On the other hand, even with persistent XSS attacks, anti malware might only detect known vulnerabilities that have an attack signature, so it’s also not entirely reliable.

Therefore, an organization that wants to protect itself from either reflected or stored cross site scripting attacks needs to evaluate its web application code for XSS vulnerabilities.

This can be done by manually assessing and testing the code, as well as using an automated application testing tool like Nessus or technique.

The reason why we need manual as well as automated testing is because automated tools often don’t understand the context of a code and this is where human verification is necessary.

An organization must have a good cyber hygiene to successfully identify and repel these types of attacks and also must follow strong cyber security practices including:

  • Control and segment its network
  • Clean code
  • Enable multi-factor authentication (MFA)
  • Educate the team on security (when not to open or download an attachment for instance)
  • Continiously check for flaws and patch them

What is Cross Site Request Forgery (CSRF)?

CSRF or cross site request forgery is a web security vulnerability in which the threat actor coaxes the user to perform an action that they do not intend.

What this does is it allows the hacker to bypass the origin policy designed to prevent one website from interfering with another.

This means that a successful CSRF attack requires four conditions to be met:

  1. There must be a relevant action wihin the application that the attacker can encourage.
  2. Performing that action leads to a HTTP request.
  3. The application identifies the user who has made the request based on session cookies.
  4. There are no parameters that the attacker can’t guess or determine.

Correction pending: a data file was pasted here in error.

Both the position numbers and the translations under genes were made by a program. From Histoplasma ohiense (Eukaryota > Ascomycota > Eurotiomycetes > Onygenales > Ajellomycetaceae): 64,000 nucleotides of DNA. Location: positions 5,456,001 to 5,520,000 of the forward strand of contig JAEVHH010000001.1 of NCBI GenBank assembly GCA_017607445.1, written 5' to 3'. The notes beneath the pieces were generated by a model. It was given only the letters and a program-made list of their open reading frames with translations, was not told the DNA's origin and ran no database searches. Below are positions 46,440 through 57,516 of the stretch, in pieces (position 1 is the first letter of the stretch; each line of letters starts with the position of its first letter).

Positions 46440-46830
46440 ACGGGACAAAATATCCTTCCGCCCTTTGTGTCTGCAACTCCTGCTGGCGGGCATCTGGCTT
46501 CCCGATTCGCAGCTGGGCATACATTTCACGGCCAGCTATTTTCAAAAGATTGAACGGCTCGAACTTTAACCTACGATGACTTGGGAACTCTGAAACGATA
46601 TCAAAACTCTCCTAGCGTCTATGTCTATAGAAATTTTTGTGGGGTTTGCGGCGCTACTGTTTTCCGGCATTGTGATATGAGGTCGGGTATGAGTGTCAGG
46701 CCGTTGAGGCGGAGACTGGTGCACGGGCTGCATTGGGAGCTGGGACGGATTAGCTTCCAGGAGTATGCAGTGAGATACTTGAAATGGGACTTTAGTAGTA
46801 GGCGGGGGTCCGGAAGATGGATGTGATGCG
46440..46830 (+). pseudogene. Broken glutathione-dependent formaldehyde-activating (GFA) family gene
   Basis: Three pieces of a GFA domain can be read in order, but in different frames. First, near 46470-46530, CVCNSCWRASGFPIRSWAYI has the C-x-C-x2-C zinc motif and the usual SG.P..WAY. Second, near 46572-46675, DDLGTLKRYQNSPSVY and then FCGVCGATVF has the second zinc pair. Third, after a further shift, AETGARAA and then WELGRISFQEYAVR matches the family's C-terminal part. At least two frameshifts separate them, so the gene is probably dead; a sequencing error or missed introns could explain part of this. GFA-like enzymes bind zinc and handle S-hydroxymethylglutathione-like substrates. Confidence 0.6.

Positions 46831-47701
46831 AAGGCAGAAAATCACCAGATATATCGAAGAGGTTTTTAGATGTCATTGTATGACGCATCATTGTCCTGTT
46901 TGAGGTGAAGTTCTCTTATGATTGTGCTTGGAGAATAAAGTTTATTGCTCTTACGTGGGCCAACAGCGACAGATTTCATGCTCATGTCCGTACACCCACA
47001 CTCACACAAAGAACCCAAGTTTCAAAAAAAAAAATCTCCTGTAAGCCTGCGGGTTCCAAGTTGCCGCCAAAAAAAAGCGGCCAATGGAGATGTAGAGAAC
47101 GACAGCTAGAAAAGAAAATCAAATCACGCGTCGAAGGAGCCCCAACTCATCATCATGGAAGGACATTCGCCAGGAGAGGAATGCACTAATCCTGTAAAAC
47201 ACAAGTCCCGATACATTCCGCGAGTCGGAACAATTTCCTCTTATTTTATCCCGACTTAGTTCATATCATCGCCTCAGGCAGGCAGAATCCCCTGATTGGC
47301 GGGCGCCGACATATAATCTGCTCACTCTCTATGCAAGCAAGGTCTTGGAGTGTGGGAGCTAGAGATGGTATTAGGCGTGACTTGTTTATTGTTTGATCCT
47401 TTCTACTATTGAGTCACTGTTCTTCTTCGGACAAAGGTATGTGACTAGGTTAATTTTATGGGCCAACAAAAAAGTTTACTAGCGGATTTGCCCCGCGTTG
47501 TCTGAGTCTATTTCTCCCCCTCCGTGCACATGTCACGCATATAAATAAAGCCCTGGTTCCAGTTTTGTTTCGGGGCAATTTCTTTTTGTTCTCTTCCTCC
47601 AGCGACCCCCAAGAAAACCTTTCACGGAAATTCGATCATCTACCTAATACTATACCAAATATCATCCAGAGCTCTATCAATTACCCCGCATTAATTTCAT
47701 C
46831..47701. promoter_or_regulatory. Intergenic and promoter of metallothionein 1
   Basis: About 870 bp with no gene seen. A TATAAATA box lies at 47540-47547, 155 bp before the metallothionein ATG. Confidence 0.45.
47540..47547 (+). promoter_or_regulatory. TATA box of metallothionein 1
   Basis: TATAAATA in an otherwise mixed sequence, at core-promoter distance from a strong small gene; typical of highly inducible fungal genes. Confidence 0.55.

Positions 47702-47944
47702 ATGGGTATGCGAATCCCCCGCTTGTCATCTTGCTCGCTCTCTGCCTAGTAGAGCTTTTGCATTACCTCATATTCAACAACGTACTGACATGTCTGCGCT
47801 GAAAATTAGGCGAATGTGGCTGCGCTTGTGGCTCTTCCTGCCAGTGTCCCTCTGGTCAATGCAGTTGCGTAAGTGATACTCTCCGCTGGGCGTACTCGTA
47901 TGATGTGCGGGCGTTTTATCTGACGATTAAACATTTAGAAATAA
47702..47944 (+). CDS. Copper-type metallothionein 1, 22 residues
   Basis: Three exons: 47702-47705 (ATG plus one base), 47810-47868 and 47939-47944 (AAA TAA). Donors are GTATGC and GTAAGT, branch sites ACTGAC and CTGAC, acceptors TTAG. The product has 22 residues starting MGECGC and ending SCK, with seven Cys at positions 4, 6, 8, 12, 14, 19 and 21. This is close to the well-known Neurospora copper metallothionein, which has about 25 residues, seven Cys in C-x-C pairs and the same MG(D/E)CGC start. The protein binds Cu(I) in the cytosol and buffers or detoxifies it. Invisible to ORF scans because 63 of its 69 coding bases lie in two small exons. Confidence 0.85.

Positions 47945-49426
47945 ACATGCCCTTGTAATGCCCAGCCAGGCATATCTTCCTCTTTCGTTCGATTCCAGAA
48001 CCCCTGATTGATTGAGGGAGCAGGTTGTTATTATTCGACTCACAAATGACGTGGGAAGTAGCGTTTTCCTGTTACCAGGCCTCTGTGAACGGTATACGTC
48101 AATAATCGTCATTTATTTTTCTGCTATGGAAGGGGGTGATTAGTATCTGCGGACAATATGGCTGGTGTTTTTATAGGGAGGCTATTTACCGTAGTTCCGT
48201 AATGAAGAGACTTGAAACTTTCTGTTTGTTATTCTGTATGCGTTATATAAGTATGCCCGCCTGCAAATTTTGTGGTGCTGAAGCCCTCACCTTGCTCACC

How to Prevent CSRF?

The most sure-fire way to prevent CSRF attacks is by generating CSRF tokens.

A CSRF token is a unique value generated on the server-side application and sent to the client so that it’s included in the following HTTP request that it makes. On the next request, the application checks for the token and if it’s not present or is invalid, the request is denied.

The Difference Between Cross Site Scripting and Cross Site Request Forgery

The main difference between XSS vs CSRF is that a CSRF attack requires a user action and an authenticated session.

This means that CSRF can only send a HTTP request but not view the response, while the XSS can both send the HTTP request and receive the response.

Another difference between the two attacks is that CSRF requires an action by the user, like clicking on a malicious link or opening a malicious web page, while XSS only requires a vulnerability.

Conclusion

XSS and CSRF are both serious security vulnerabilities, so hopefully this article has helped you understand them a little better, including the difference between XSS vs CSRF and will give you a good starting point to identify and prevent them in your organization.

CTemplar actively protects you from malicous Javascript code by being the only email service that provides checksums. This way, we can guarantee that our GitHub code is exactly the same as what the website is serving.